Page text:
One day I heard somebody talking about cannelloni. Then I watched Lidia make it on an episode of PBS “Lidia’s Italy”. I saw a recipe featured on my MSN mailbox. Then I was drinking coffee over an episode of Adam-12, and Malloy was going on and on about his favorite Italian restaurant, which apparently made one heck of a dish of cannelloni.
So I got out my Time Life pasta book and got a recipe. I already know how to make my own pasta, and we’ve done lasagna many times. Cannelloni is similar, same logistics.
I cooked two boneless chicken breasts in a skillet, just left them simmering with a lid until they were slightly brown on both sides, then I turned them off and left them to cool while I made the pasta dough.
Pasta dough is simple, the more often you make it the easier and quicker it gets. A big batch for a casserole dish like this takes about three cups of flour, 4 eggs, a couple tablespoons of olive oil, and about a teaspoon of salt. I put that all in a nice porcelain mixing bowl – I make a little well in the flour and set in the eggs, oil and salt – and go at it with my hands, slowly working the flour into the eggs. It’s a smart idea to keep a little scoop of white flour handy so you can use it to rub the dough off your hands once in a while, it’s pretty sticky. But, believe it or not, you just have to keep kneading it and really squeezing it hard into a big ball – don’t give up! It will take 5 or so minutes. When I have it in a big, smooth ball, I wrap it tight with a piece of plastic wrap or produce bag, and let it sit for about an hour and a half.
I have a nice pasta press – Villa Ware, on Amazon.com – so cheap I thought it would never last under regular use, but here I am using it constantly, about five years later. At $50, that’s $10 year, for fresh pasta, at least once a week. I’ve gotten pretty good at dividing my dough ball into little portions, just the right size for a three or four inch wide strip of dough, that can either be run through the cutter into linguine or spaghetti, or used as is for lasagna, or cut into little square sections for cannelloni.
I press the strips and I hang them from wooden spoons propped under the dinner plates in my cabinet. I can boil them right away or leave them to dry. They don’t get brittle right away, so, if I’m careful handling them, I can pull them off the spoons and cut them as I want when I’m ready.
The chicken breast needs to be minced. I could have ground them in my old meat grinder, but that’s too pasty for this dish – better for ravioli. I notice, Lidia Bastianich strips her chicken with her hands, I might try that, but instead I just chopped it up with a knife. I sauteed some onion and garlic – fresh from my garden – in a skillet, then added the chicken, stirred it in, set it aside to cool. This recipe calls for ricotta and spinach. I use frozen spinach because it’s easy. I just set it in a colander to thaw, and that’s really quick – and then I squeeze the water out with my hands. This is a perfect consistency to mix with the ricotta, nice and dry. When the chicken cools, I stir that in, along with some grated parmigiana. This is the filling.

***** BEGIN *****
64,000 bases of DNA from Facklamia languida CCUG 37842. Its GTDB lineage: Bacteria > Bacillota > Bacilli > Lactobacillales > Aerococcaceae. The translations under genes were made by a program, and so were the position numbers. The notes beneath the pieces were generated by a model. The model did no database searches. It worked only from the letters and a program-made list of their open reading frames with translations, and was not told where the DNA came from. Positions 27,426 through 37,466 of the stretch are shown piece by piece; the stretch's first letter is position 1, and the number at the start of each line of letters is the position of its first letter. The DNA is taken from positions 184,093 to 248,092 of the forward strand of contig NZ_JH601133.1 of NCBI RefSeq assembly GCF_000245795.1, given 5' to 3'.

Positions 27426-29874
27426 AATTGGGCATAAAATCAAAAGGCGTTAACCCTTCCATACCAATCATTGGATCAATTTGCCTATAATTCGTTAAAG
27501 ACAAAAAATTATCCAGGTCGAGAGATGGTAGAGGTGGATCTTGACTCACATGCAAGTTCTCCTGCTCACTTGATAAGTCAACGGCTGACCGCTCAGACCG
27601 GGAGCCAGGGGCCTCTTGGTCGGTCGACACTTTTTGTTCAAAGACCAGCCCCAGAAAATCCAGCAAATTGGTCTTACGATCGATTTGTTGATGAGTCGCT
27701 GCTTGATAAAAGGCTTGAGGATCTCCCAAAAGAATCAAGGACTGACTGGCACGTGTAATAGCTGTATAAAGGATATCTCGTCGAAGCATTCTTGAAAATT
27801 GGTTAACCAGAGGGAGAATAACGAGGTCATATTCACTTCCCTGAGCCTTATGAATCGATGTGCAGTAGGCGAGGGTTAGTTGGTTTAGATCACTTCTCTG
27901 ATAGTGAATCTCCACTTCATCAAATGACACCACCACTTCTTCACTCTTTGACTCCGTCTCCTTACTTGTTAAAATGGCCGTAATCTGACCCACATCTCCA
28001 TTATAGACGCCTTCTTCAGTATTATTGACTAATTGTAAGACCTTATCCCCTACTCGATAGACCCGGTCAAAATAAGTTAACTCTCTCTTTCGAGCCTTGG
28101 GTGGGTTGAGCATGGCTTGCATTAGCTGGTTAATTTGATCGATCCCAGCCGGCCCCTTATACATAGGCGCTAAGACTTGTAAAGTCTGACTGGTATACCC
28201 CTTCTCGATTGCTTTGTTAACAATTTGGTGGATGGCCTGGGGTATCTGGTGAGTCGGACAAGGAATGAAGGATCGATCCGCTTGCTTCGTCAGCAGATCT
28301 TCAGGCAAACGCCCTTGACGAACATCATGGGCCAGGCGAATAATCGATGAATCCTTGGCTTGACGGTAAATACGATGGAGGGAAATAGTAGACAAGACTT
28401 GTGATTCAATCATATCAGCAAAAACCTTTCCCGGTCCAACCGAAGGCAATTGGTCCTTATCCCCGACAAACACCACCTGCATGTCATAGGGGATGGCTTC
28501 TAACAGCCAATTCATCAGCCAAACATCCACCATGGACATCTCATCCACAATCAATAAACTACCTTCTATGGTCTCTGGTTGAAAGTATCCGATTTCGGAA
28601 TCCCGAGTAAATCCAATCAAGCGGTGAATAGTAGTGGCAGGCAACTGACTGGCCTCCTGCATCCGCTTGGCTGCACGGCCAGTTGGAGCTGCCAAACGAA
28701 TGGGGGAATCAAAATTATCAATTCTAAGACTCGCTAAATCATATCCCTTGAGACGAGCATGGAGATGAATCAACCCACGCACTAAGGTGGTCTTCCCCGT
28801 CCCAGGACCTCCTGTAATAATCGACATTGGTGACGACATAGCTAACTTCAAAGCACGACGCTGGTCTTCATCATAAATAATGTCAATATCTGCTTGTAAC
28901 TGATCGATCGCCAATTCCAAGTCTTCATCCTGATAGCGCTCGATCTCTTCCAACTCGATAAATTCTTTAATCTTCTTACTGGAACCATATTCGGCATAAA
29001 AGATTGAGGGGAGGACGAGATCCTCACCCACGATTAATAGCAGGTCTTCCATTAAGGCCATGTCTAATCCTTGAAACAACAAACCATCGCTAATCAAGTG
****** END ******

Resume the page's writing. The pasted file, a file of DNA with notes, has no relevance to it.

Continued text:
You’d think boiling the noodles for all this would be a pain in the ass, but you just have to have a system, and it’s nice to have help. My husband and I attack these meals together, early in the day, after we finish our morning chores.
For boiling noodles, we set a few paper towels on a nice clean counter, and fill a big pot with water and some ice cubes. We set another big pot of water to boil on the stove. When the water is at a rolling boil, we start putting the noodles in, whole. As they float to the top they are taken out and put in the ice water, and replaced with more uncooked noodles. The cooked noodles are taken out of the ice water and put on the paper towels to dry. Believe it or not, they don’t stick to the paper towels. If I had enough white linen towels, I’d use those, but paper towels are sure handy for a variety of sanitary cooking purposes.
When the noodles are cool and somewhat dry, they are rubbery and pretty easy to handle. Now we cut them into squares, and fill them with the chicken filling and roll them up like a burrito, setting them next to each other in a glass casserole lined with a thin layer of tomato sauce. They’re just like enchiladas, but you know, different. Just like enchiladas, we cover them with sauce – we prefer just plain tomato sauce, the white sauce gives us indigestion – then wrap foil over the pan and put them in a 400 degree oven for about half hour to forty minutes. When the sauce is good and bubbling, we cover them with mozarella cheese and put them back in for a few more minutes, til the cheese is bubbly.
We got three pans of cannelloni, so you know, we’ll be eating them again tonight, and probably for lunch tomorrow. So, the work we put into the prep and cooking – oh yeah, and then the dish washing – will pay off for a couple of days, and I’m all happy about that.
UPDATE: We had the last of it for lunch today, Tuesday the 21, and it was delicious. We got two dinners and two lunches out of it, and all we had to do was reheat.
Thursday I’m going to make Chicken Cacciatore – Safeway had chickens for 89 cents a pound this past weekend. I’ll keep you posted.